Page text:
The film seems to admire the devotion people have to faith, but is happier to be envious of it than fall victim to it.
Veniamin is as militant as the Westboro Baptist Church, but his classmates find it funny, and the headteacher is hesitant to see him as much more than a bit of a nuisance. She suggests Elena teach creationism alongside evolution.
It’s Russian, yes – there are pro-LGBT messages that are clearly aimed at the country’s poor track record. But it’s also universal in its inability to come close to any sort of conflict resolution. Two sides think they’re right, and those in the middle think they’re both as bad as each other when that’s not quite the case.
It’s quietly provocative in its brashness. Each passage Veniamin quotes is accompanied with a visual reference, as if to say “yes, the Bible really says this.” The film seems to admire the devotion people have to faith, but is happier to be envious of it than fall victim to it. In its condemnation it’s clear, but when it’s simply pointing the finger, The Student is nihilistic – “this is how bad it is” it’s saying, without any sort of solution.
Win It All – ★★★☆☆
Netflix continues to pick up films from festivals, with Win It All arriving on the streaming service after debuting last month at SXSW. If this continues, the next decade could see a major seachange in how films end up in front of us.
Win It All doesn’t require a cinema-sized screen. It’s a quiet film, directed by Joe Swanberg who’s known for his work in the mumblecore scene. Jake Johnson, of New Girl fame, plays Eddie Garrett, a man struggling with, but enjoying, an addiction to gambling. Triggered by a potentially lethal situation and meeting the beautiful Eva, he wants out.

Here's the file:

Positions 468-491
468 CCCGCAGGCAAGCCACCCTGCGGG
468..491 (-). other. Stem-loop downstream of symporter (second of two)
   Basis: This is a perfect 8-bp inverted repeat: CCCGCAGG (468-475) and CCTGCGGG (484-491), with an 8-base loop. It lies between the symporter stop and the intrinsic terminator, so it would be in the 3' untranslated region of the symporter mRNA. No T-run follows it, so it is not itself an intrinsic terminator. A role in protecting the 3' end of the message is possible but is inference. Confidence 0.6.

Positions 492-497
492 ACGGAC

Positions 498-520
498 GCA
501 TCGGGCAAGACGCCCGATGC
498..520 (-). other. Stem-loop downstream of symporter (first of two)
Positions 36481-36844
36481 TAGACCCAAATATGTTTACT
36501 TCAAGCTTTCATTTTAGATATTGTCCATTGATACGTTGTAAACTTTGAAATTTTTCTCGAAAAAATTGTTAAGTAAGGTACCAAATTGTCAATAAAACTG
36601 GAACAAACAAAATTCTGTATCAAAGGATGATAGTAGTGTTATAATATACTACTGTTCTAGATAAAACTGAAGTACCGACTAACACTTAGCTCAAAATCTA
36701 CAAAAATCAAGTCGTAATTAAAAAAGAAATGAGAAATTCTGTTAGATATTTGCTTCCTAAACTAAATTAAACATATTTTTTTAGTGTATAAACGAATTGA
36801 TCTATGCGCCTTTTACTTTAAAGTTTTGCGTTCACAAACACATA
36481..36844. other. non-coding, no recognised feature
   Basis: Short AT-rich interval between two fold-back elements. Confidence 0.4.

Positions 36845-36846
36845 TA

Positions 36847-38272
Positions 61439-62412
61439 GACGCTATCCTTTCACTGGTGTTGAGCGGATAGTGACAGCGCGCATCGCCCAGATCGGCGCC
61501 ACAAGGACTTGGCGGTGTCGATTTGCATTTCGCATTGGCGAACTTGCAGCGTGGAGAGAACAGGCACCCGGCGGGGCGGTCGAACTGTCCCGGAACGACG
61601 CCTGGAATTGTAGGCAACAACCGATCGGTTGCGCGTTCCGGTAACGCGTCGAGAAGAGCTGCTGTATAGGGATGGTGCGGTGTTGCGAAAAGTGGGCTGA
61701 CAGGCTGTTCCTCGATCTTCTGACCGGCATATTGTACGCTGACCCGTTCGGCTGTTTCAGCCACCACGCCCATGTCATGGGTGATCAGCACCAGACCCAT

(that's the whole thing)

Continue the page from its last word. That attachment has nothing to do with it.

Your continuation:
It’s about how waking at the crack of dawn to get breakfast with that pretty girl you met is better than stumbling into bed at 7am.
The gambling aspect is a sideshow and a vessel for this pleasant little redemption story. Not unlike Paterson, the heart of Win It All is in the joys of a working class lifestyle. Eddie’s brother, Ron, is happily married and runs a small landscaping business. He leads no lavish life, but he has love and stability, something Eddie could never manage while playing cards until the sun comes up.
It’s about how waking at the crack of dawn to get breakfast with that pretty girl you met is better than stumbling into bed at 7am. Ron employs Eddie with the promise of stability if he can stay on the straight and narrow. Eddie is likable and we want him to wake up when his alarm goes off, stay away from bad influences, and be a positive force in the lives of his brother and Eva.
Some narratively-required tension does its job – will this have a happy ending? – but Win It All will be remembered for people simply wanting the opportunity to be happy and comfortable, and how the effect that can have on your mental health is extraordinary. Its warmth is in the recovery and in the genuine desire to see a man, whose road to recovery is authentic, liberated.